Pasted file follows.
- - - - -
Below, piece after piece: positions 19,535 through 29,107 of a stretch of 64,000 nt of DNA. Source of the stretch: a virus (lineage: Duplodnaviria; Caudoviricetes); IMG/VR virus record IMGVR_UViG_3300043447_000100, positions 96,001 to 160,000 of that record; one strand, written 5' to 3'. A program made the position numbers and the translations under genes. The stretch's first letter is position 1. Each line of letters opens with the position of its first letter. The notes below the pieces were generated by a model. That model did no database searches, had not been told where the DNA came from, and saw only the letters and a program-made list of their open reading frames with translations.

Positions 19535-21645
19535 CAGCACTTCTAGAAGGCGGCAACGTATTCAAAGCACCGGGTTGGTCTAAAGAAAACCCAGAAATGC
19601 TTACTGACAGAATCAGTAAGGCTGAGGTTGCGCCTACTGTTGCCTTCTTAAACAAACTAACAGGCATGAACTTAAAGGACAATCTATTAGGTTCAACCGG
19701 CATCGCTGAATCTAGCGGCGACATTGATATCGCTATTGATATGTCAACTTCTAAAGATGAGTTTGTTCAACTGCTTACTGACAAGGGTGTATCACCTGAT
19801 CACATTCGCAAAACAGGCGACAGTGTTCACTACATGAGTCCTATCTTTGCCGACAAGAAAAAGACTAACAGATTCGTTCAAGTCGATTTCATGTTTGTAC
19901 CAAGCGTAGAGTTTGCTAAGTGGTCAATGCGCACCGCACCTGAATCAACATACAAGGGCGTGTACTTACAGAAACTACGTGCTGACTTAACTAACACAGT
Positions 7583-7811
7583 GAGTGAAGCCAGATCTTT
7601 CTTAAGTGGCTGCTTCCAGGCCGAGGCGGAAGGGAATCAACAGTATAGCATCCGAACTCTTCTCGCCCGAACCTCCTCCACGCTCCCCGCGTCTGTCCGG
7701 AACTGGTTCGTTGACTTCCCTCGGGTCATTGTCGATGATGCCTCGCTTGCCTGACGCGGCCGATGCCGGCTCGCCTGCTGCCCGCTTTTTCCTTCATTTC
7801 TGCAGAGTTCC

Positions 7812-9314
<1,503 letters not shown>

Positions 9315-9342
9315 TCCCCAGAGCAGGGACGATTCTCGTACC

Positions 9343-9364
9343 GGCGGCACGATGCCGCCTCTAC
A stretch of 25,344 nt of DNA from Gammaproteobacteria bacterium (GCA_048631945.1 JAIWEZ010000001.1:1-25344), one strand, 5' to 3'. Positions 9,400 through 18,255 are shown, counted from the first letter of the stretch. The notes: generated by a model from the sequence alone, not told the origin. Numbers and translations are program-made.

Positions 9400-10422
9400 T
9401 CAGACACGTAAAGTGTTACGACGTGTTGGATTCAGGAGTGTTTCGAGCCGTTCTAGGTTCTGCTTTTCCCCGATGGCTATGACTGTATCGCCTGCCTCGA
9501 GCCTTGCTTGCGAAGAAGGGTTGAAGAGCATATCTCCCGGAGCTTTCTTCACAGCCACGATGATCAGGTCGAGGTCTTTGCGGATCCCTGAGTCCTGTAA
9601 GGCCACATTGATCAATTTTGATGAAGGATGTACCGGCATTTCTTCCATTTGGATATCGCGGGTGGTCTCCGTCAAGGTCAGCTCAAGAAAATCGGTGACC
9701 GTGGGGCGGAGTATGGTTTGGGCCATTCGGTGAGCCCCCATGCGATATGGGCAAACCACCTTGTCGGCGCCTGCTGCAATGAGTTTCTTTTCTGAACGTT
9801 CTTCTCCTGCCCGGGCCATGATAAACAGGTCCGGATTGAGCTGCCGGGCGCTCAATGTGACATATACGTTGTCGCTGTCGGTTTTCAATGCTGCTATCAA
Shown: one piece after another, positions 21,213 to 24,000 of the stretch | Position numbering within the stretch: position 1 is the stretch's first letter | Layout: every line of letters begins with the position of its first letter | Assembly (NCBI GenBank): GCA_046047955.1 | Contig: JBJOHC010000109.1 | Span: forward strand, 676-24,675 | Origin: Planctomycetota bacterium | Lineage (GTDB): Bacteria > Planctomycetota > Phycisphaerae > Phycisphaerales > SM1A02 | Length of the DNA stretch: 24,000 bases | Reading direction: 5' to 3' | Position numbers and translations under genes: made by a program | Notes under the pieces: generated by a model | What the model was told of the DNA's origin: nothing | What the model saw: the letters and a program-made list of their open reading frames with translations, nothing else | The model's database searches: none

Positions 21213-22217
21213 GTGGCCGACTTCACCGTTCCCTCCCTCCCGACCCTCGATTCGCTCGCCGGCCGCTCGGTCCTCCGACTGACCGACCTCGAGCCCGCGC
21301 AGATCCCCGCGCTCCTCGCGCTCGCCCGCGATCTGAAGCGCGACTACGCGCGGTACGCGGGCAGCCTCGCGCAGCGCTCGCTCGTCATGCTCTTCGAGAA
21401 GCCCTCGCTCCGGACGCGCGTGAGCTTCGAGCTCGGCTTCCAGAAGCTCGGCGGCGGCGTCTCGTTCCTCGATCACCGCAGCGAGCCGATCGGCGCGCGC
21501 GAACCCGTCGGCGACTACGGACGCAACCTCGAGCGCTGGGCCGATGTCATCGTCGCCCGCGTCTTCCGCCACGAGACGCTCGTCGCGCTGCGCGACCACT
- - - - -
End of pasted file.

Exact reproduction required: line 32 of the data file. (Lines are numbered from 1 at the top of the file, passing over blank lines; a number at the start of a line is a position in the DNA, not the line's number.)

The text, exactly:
21501 GAACCCGTCGGCGACTACGGACGCAACCTCGAGCGCTGGGCCGATGTCATCGTCGCCCGCGTCTTCCGCCACGAGACGCTCGTCGCGCTGCGCGACCACT